Leaders Discuss Afghanistan Redeployment Challenges

FORWARD OPERATING BASE SHARANA, Afghanistan, May 10, 2011 — Task Force Cur­ra­hee, com­posed pri­mar­i­ly of sol­diers from the 101st Air­borne Division’s 4th Brigade Com­bat Team, will return to Fort Camp­bell, Ky., in the com­ing months.

Forward Operating Base Sharana in Afghanistan's Paktika
Army Col. Sean M. Jenk­ins, com­man­der of Task Force Cur­ra­hee and the 101st Air­borne Division’s 4th Brigade Com­bat Team, speaks to the unit’s chap­lains and chap­lain assis­tants dur­ing a reli­gious sup­port team rede­ploy­ment plan­ning con­fer­ence May 6, 2011, at For­ward Oper­at­ing Base Sha­rana in Afghanistan’s Pak­ti­ka province.
DOD pho­to by Karen Par­rish
Click to enlarge

Dur­ing a May 6 rede­ploy­ment-focused con­fer­ence here that brought togeth­er the brigade’s sev­en reli­gious sup­port teams — each con­sist­ing of a chap­lain and chap­lain assis­tant — the brigade’s com­man­der and com­mand sergeant major out­lined the chal­lenges they expect as the troops move home and cope with their deployment’s after­math.

Army Col. Sean M. Jenk­ins, brigade and task force com­man­der, said the biggest chal­lenge is ensur­ing all 4,200-plus sol­diers get any help they need. For mem­bers of an air­borne infantry unit, it isn’t easy seek­ing help for post-com­bat stress or for per­son­al or domes­tic issues, the colonel said.

“Type-A per­son­al­i­ties, 6-foot-2 and bul­let­proof — most Cur­ra­hees put them­selves in that cat­e­go­ry,” he said. “We’ve got to break through that.” Respon­si­bil­i­ty for seek­ing need­ed care rests on the indi­vid­ual sol­dier, Jenk­ins said, but lead­ers at all lev­els have to ensure their sol­diers know there is no stig­ma attached to ask­ing for help and that they know what help is avail­able.

For 90 to 120 days after return­ing to Fort Camp­bell, the colonel said, sol­diers can expect a tough peri­od of adjust­ment. His plan is to edu­cate lead­ers down to the squad and team lev­el about how best to help their sol­diers make that adjust­ment.

As the deployed sol­diers return, new troops and their fam­i­lies will be arriv­ing, Jenk­ins said, not­ing up to 1,400 new Cur­ra­hees will begin assign­ments at 4th Brigade over the next sev­er­al months.

The reli­gious sup­port teams can help to edu­cate young lead­ers in how to help their sol­diers, and also can work with fam­i­lies and fam­i­ly sup­port groups, Jenk­ins said. Some of the reli­gious sup­port teams will rede­ploy ear­ly to help man­age the tran­si­tion as the troops return home, the colonel said, adding that he plans to main­tain a com­fort­able rhythm for sol­diers com­ing out of Afghanistan.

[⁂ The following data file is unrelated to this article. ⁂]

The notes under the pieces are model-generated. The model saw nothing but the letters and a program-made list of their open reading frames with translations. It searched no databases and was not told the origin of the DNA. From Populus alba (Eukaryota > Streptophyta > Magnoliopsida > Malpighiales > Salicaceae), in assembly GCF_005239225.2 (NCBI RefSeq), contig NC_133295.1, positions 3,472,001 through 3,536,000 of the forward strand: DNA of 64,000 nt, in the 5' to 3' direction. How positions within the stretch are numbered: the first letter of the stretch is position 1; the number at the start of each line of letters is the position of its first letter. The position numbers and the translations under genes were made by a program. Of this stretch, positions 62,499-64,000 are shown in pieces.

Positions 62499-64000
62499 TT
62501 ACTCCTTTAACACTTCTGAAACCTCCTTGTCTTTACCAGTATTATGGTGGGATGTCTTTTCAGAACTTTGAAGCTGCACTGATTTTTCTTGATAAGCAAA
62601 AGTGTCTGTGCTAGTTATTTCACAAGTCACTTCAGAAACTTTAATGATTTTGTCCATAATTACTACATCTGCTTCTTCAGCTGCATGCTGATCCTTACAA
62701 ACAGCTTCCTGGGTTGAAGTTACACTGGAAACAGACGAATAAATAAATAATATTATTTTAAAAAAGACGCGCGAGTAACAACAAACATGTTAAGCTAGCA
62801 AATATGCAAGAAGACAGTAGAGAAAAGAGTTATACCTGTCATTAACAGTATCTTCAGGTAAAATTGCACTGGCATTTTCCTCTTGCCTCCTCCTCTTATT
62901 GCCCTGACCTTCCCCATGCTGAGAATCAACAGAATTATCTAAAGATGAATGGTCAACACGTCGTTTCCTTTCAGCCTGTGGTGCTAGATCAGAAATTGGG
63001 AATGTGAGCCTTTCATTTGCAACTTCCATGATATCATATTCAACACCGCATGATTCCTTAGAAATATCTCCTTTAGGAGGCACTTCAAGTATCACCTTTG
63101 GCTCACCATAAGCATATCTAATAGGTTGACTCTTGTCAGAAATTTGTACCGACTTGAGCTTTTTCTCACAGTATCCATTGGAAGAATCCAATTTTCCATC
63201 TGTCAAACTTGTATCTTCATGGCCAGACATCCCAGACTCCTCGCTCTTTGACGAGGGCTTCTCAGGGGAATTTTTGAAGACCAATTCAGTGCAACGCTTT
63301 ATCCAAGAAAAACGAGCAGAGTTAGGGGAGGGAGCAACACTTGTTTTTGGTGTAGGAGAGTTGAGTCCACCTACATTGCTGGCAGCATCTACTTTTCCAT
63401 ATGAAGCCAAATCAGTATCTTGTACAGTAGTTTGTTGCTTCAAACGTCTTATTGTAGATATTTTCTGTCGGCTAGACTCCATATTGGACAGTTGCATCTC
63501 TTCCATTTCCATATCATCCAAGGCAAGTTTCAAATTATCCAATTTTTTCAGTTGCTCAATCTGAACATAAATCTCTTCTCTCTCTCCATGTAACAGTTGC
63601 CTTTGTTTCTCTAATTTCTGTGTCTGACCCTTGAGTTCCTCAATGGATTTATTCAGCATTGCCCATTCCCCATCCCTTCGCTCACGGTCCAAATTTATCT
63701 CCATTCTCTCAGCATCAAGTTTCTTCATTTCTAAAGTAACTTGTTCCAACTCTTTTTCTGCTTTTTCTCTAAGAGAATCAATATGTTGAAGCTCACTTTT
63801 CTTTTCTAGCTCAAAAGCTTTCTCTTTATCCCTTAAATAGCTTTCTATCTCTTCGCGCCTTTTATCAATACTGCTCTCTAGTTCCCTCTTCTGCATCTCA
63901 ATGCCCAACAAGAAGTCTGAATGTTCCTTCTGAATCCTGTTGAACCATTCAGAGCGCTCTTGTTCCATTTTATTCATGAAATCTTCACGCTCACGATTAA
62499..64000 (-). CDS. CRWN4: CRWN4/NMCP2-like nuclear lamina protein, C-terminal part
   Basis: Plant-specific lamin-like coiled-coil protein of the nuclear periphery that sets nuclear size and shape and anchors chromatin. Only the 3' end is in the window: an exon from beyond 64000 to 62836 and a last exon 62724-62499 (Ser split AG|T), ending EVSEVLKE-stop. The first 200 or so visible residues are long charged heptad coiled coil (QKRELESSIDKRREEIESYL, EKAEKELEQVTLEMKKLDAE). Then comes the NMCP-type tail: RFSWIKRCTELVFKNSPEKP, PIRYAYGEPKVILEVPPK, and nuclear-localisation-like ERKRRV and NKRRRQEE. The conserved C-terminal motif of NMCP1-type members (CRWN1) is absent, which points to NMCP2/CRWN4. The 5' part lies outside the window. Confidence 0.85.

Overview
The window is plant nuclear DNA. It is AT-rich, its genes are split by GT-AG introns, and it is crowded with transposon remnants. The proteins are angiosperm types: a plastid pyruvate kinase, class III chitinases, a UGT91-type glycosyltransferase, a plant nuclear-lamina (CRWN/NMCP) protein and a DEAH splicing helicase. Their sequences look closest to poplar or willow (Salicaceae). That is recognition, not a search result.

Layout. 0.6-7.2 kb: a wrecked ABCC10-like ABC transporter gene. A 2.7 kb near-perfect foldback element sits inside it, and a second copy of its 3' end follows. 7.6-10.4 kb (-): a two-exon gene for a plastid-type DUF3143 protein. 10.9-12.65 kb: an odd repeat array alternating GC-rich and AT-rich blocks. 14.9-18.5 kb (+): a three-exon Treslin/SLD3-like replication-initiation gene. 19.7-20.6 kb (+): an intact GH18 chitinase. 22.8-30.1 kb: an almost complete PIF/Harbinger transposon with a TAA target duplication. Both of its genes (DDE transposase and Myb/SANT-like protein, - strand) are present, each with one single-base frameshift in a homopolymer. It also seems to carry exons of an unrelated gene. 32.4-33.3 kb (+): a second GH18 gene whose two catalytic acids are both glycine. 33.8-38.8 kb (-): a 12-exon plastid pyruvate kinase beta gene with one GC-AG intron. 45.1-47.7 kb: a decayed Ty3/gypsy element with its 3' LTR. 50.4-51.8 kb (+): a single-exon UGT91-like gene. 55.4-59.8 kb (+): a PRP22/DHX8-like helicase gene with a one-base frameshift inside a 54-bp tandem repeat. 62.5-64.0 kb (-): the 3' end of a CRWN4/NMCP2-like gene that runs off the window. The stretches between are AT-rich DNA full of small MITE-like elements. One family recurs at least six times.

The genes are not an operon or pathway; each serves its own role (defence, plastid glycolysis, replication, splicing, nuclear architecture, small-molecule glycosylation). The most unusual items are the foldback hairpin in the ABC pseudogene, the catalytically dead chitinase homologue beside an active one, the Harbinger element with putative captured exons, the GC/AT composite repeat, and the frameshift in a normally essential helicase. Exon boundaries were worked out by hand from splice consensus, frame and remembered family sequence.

“We will go back, we will do the sev­en-day inte­gra­tion, and we will be in a bat­tle rhythm the entire time,” he said. Jenk­ins said he will main­tain reg­u­lar report times for duty and dai­ly phys­i­cal train­ing as sol­diers reset at Fort Camp­bell before unit block leave starts in Sep­tem­ber. This will give troops a rou­tine they’re com­fort­able with, and will help to estab­lish a nor­mal sleep cycle at home, he explained.

The mil­i­tary improves mis­sion per­for­mance not only through tech­nol­o­gy, tac­tics and pro­ce­dures, Jenk­ins said, but also through mind­set. Resources are avail­able to assist sol­diers in their return to gar­ri­son and fam­i­ly life, he added, but the mind­set they need is that it’s their respon­si­bil­i­ty to use those resources. “We want to be proac­tive back there, we don’t want to be reac­tive,” the colonel said. “It is a col­lec­tive effort.”

The brigade’s senior enlist­ed leader, Com­mand Sgt. Maj. William R. Ham­brick Jr., told the assem­bled reli­gious sup­port teams their work is crit­i­cal to the unit’s suc­cess. “We’ve been deploy­ing in this war on ter­ror for a long time,” he said. “We’ve been push­ing these sol­diers hard. But you are the peo­ple who advise the com­man­ders on the pulse of the com­pa­nies and bat­tal­ions.”

Return­ing home is a risky time for sol­diers, Ham­brick said. In the past, drunk dri­ving acci­dents and inci­dents of spouse and child abuse have spiked fol­low­ing Army rede­ploy­ments. “That’s because we let those sol­diers go with a high-five at the ramp when we got home,” he said. “We don’t do that any more.”

Sol­diers make the U.S. Army the best in the world, he said, and the effort the brigade chap­lains are putting into man­ag­ing rede­ploy­ment issues demon­strates how the Army “gets after an issue” to keep the force strong.

“When we put our minds to some­thing, we always suc­ceed,” he said.

Source:
U.S. Depart­ment of Defense
Office of the Assis­tant Sec­re­tary of Defense (Pub­lic Affairs)

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